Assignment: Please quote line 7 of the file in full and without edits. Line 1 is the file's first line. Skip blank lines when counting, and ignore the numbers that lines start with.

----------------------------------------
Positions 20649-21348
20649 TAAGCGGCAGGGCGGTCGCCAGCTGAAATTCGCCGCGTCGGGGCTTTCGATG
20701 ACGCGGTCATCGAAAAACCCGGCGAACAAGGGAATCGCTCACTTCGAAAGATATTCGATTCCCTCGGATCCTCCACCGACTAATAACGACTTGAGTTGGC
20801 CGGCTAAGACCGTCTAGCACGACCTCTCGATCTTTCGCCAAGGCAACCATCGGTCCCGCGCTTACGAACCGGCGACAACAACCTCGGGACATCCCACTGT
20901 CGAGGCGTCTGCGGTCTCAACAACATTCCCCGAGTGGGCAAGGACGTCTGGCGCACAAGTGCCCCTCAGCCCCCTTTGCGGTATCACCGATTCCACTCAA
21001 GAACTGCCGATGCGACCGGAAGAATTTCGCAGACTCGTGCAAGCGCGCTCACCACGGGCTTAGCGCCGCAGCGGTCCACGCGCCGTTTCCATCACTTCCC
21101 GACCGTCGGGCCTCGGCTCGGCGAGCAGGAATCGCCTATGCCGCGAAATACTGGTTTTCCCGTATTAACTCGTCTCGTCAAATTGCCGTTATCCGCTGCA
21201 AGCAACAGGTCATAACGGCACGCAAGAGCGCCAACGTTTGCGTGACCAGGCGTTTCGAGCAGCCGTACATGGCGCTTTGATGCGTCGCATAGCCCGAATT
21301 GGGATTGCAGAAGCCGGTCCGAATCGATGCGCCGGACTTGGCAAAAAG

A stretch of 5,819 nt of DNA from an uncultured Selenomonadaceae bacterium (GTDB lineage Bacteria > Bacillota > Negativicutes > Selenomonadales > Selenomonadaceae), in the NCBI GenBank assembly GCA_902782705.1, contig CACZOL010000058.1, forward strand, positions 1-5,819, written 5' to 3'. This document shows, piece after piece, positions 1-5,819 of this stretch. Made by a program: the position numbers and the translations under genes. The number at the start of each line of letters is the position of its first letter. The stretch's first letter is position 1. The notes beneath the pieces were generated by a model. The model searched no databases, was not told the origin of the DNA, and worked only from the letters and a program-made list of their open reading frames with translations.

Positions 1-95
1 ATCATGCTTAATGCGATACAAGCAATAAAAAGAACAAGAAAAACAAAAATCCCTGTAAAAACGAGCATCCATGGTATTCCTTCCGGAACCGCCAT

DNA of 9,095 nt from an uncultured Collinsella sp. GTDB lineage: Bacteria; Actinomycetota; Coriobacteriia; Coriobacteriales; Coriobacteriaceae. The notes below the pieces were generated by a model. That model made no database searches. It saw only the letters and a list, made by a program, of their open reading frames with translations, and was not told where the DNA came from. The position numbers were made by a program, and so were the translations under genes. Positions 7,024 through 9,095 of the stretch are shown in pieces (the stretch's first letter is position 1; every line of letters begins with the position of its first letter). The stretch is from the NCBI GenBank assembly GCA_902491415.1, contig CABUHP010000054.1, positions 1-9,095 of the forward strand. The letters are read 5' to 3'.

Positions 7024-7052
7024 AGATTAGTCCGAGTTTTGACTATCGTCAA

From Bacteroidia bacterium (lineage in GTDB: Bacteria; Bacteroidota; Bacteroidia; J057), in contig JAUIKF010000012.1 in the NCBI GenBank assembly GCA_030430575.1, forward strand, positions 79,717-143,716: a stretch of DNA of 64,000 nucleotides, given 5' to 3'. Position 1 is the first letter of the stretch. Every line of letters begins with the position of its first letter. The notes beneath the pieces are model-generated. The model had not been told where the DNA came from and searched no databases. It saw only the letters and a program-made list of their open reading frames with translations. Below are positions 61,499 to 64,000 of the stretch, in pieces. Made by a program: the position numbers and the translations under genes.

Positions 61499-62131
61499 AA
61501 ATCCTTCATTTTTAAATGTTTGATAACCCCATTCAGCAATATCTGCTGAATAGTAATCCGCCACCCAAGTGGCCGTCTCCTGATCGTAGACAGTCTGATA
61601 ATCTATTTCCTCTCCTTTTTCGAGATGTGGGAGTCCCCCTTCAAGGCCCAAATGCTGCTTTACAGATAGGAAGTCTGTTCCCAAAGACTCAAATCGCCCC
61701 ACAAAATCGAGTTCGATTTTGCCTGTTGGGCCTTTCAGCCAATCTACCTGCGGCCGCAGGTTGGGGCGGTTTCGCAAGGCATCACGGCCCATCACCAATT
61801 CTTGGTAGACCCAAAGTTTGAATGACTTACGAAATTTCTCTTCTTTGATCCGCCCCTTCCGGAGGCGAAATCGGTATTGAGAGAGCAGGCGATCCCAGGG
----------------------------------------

21101 GACCGTCGGGCCTCGGCTCGGCGAGCAGGAATCGCCTATGCCGCGAAATACTGGTTTTCCCGTATTAACTCGTCTCGTCAAATTGCCGTTATCCGCTGCA